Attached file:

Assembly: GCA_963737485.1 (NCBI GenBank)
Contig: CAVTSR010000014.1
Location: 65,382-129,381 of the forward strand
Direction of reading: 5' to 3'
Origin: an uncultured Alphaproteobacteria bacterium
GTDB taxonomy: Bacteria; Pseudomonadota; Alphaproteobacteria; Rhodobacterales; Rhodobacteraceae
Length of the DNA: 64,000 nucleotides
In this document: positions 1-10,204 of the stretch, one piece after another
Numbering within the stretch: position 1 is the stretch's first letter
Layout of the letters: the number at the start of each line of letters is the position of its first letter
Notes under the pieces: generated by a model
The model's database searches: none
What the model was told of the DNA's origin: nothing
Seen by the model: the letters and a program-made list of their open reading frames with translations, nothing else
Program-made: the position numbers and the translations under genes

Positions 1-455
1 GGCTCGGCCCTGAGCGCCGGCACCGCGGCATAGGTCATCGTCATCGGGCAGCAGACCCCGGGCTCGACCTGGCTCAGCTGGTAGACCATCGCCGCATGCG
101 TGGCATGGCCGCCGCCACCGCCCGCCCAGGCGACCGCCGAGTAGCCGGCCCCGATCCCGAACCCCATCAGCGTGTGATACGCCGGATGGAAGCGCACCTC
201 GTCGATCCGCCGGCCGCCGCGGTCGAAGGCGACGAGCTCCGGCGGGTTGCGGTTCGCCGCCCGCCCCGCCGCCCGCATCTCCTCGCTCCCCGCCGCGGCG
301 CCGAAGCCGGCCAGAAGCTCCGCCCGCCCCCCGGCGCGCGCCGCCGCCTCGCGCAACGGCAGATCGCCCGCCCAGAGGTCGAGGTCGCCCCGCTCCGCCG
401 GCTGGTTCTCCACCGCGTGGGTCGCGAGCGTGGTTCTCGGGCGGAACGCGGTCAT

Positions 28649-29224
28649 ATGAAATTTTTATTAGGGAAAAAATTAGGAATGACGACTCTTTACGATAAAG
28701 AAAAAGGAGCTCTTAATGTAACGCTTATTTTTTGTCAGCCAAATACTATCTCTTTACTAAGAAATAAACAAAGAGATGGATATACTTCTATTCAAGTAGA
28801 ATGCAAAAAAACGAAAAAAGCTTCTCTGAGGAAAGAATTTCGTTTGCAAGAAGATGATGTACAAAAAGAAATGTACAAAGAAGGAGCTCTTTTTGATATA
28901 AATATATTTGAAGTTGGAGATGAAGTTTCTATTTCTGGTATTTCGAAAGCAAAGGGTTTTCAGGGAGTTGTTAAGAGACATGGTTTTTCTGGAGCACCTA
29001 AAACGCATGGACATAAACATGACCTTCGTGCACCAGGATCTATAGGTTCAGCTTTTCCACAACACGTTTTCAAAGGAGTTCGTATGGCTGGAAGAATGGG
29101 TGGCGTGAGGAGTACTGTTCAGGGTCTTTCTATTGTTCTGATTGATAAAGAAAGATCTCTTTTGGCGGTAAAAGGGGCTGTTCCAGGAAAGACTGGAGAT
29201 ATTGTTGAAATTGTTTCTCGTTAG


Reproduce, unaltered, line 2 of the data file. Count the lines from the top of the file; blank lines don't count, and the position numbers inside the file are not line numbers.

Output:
Contig: CAVTSR010000014.1